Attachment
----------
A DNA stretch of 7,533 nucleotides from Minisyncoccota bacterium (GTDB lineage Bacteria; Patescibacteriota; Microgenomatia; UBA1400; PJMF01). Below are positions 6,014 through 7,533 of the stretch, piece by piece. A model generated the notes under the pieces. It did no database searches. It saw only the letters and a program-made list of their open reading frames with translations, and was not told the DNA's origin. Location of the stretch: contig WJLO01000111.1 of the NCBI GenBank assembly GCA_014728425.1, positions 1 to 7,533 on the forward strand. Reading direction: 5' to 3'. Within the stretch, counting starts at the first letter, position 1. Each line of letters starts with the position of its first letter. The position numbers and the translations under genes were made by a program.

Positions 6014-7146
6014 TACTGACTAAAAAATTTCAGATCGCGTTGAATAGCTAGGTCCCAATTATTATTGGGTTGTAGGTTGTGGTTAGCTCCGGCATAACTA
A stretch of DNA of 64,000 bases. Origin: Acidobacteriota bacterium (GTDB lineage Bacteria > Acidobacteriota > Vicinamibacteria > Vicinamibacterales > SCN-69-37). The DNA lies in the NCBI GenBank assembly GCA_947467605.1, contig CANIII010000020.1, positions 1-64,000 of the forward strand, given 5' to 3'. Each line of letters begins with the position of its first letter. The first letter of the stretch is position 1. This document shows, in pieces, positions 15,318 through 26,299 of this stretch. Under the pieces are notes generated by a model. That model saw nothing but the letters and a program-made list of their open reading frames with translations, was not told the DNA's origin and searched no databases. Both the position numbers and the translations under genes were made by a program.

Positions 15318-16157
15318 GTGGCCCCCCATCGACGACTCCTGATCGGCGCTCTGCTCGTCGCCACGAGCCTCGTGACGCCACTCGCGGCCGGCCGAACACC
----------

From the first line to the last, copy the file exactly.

A DNA stretch of 7,533 nucleotides from Minisyncoccota bacterium (GTDB lineage Bacteria; Patescibacteriota; Microgenomatia; UBA1400; PJMF01). Below are positions 6,014 through 7,533 of the stretch, piece by piece. A model generated the notes under the pieces. It did no database searches. It saw only the letters and a program-made list of their open reading frames with translations, and was not told the DNA's origin. Location of the stretch: contig WJLO01000111.1 of the NCBI GenBank assembly GCA_014728425.1, positions 1 to 7,533 on the forward strand. Reading direction: 5' to 3'. Within the stretch, counting starts at the first letter, position 1. Each line of letters starts with the position of its first letter. The position numbers and the translations under genes were made by a program.

Positions 6014-7146
6014 TACTGACTAAAAAATTTCAGATCGCGTTGAATAGCTAGGTCCCAATTATTATTGGGTTGTAGGTTGTGGTTAGCTCCGGCATAACTA
A stretch of DNA of 64,000 bases. Origin: Acidobacteriota bacterium (GTDB lineage Bacteria > Acidobacteriota > Vicinamibacteria > Vicinamibacterales > SCN-69-37). The DNA lies in the NCBI GenBank assembly GCA_947467605.1, contig CANIII010000020.1, positions 1-64,000 of the forward strand, given 5' to 3'. Each line of letters begins with the position of its first letter. The first letter of the stretch is position 1. This document shows, in pieces, positions 15,318 through 26,299 of this stretch. Under the pieces are notes generated by a model. That model saw nothing but the letters and a program-made list of their open reading frames with translations, was not told the DNA's origin and searched no databases. Both the position numbers and the translations under genes were made by a program.

Positions 15318-16157
15318 GTGGCCCCCCATCGACGACTCCTGATCGGCGCTCTGCTCGTCGCCACGAGCCTCGTGACGCCACTCGCGGCCGGCCGAACACC